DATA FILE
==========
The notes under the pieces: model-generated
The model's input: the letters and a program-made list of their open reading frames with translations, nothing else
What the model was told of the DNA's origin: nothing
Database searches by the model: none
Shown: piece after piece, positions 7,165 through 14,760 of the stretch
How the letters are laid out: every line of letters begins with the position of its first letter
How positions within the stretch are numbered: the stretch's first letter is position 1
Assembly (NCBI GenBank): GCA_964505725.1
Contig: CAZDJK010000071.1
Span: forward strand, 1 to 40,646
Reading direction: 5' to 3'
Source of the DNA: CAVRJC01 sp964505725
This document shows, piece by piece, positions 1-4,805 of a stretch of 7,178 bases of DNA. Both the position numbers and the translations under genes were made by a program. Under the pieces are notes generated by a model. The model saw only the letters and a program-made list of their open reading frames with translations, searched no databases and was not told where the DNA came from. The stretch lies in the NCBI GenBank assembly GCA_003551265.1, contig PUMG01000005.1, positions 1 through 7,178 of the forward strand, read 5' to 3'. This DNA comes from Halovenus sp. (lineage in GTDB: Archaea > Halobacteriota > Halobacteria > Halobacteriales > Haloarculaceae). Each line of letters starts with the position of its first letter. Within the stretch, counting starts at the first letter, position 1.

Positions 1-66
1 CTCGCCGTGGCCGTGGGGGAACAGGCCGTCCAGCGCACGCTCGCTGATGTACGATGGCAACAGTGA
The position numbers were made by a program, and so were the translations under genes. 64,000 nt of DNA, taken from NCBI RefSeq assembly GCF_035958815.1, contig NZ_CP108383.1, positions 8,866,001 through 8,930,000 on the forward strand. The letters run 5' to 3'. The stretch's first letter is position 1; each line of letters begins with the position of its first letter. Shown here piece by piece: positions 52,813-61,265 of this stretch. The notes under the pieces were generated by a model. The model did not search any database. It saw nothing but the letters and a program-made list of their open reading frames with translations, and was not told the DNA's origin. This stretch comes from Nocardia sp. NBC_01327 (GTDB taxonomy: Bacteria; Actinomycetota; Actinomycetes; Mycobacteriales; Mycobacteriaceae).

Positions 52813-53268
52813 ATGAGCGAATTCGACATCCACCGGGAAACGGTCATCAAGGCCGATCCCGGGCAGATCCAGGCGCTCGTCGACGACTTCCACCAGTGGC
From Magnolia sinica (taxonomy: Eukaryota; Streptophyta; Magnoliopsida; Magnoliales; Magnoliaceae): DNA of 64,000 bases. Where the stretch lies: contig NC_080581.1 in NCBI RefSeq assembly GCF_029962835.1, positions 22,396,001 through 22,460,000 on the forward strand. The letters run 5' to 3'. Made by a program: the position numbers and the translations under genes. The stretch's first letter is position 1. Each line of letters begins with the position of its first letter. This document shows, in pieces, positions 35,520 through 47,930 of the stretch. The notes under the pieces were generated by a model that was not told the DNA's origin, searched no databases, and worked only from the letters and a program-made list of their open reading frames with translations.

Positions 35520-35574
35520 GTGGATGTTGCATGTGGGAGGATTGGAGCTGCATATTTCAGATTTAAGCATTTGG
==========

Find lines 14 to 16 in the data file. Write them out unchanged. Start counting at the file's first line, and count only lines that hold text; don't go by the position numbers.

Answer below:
Positions 1-66
1 CTCGCCGTGGCCGTGGGGGAACAGGCCGTCCAGCGCACGCTCGCTGATGTACGATGGCAACAGTGA
The position numbers were made by a program, and so were the translations under genes. 64,000 nt of DNA, taken from NCBI RefSeq assembly GCF_035958815.1, contig NZ_CP108383.1, positions 8,866,001 through 8,930,000 on the forward strand. The letters run 5' to 3'. The stretch's first letter is position 1; each line of letters begins with the position of its first letter. Shown here piece by piece: positions 52,813-61,265 of this stretch. The notes under the pieces were generated by a model. The model did not search any database. It saw nothing but the letters and a program-made list of their open reading frames with translations, and was not told the DNA's origin. This stretch comes from Nocardia sp. NBC_01327 (GTDB taxonomy: Bacteria; Actinomycetota; Actinomycetes; Mycobacteriales; Mycobacteriaceae).